At one point comparing the search for new cures to the electronics industry, Elias Zerhouni, MD, Global Head of R&D at Sanofi, painted a picture of an integrated and innovative drug discovery process for attendees of BioForward’s Monthly Breakfast in Madison, Wisconsin on January 22nd.
Former Director of the National Institutes of Health (NIH), and the person responsible for the NIH’s “Roadmap for Medical Research,” Zerhouni has been on all sides of the drug discovery process, and he says the current situation is not sustainable. Something has to change in order to improve the current environment, which is marked by skyrocketing healthcare costs and a spectacular drop in productivity with regard to the development and approval of new treatments.
In order to improve, Zerhouni suggests that the biotech industry must change the model under which new treatments are developed. This model would incorporate all the players in the health eco-system: patients, universities, technology, biopharma, government, hospitals, and venture capital.
This model coincides with how Forte Research Systems®, Inc. envisions technology’s role in clinical research. In this vision, technologies, such as clinical trial management systems (CTMS), are perfectly positioned to facilitate an integrated approach. Today’s eClinical solutions, like Forte’s OnCore® Enterprise Research system, are available virtually everywhere through web-based platforms, can be integrated to eliminate data silos, and can be designed to support good clinical practice and streamlined workflows.
No longer just a trend, eClinical solutions are becoming the standard for industry leaders such the distinguished institutions recognized through the NIH Clinical and Translational Science Awards (CTSAs). “The question is no longer whether or not they are necessary, but how the technology will continue to evolve to keep pace with the changing landscape,” wrote Srini Kalluri, Founder, CEO and Chief Customer Officer at Forte Research Systems in his recent article, “eClinical for Academic Research Centers is More than a Trend.”
Giving the Apple iPhone as his example, Zerhouni pointed out that the majority of the product is assembled from parts manufactured by other companies. Apple does not make the touch screen, instead the company sources the best touch screen available in the industry, from Sony. Like the iPhone, the biotech industry needs to pull the best performers together in novel ways in order to be successful.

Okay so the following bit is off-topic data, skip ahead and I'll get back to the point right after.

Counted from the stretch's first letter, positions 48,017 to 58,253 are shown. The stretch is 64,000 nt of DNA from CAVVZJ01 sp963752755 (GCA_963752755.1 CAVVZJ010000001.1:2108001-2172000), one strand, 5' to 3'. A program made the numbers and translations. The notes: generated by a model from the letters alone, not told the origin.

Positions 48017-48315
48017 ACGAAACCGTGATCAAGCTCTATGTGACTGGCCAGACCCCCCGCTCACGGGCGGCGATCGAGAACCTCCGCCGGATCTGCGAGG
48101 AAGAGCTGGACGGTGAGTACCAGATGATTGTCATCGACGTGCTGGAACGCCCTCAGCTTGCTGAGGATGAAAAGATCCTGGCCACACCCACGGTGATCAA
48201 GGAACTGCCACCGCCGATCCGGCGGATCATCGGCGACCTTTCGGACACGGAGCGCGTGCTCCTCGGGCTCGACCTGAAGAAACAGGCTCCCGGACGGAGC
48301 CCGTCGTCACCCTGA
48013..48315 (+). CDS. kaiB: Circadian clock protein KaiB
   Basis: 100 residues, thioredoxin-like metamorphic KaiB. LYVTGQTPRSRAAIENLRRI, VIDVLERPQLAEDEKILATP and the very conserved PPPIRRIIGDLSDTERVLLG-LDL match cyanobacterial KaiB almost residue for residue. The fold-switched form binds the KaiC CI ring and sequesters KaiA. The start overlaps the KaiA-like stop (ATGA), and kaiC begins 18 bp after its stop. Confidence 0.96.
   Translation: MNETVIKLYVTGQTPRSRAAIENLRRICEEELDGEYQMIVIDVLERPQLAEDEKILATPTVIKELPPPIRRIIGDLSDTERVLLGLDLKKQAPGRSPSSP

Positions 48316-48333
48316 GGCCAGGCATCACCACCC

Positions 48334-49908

Similarly, the technology supporting an integrated organization, also needs to be able to pull data together from varied sources. Key examples of systems that are integral to clinical research are CTMS and electronic medical records (EMR). There is ample opportunity for information to flow from a CTMS to an EMR to help with both patient safety and patient billing throughout the clinical research process.
Integration between CTMS and EMR systems, “serves to eliminate the need for research staff to re-enter this data into a CTMS and, thereby, helps to eliminate data transcription errors,” says Tony O’Hare, Co-Founder, Vice President, Operations & Chief Collaboration Officer at Forte Research Systems, in his recent article, “CTMS and EMR Software: Why Integration is Necessary.”
It’s in the best interest of society to improve the system, according to Zerhouni. “Biotech is an economic activity of public interest,” he said.
To view Zerhouni’s slides from the event, visit the BioForward website.
Sanofi, a global and diversified healthcare leader, discovers, develops and distributes therapeutic solutions focused on patients’ needs. Sanofi has core strengths in healthcare, with 7 growth platforms: diabetes solutions, human vaccines, innovative drugs, consumer healthcare, emerging markets, animal health and the new Genzyme.
BioForward is the member-driven state association that is the voice of Wisconsin’s bioscience industry and a state chapter of the national Biotechnology Industry Organization.
More from Zerhouni
Following his presentation at the BioForward event, Zerhouni took some time to chat with Wisconsin researcher and blogger for Biotech in Wisconsin, Laura Strong, PhD. In her article on the event, Strong shares some additional insights on the meaning of open innovation and the importance of the network effect for Wisconsin.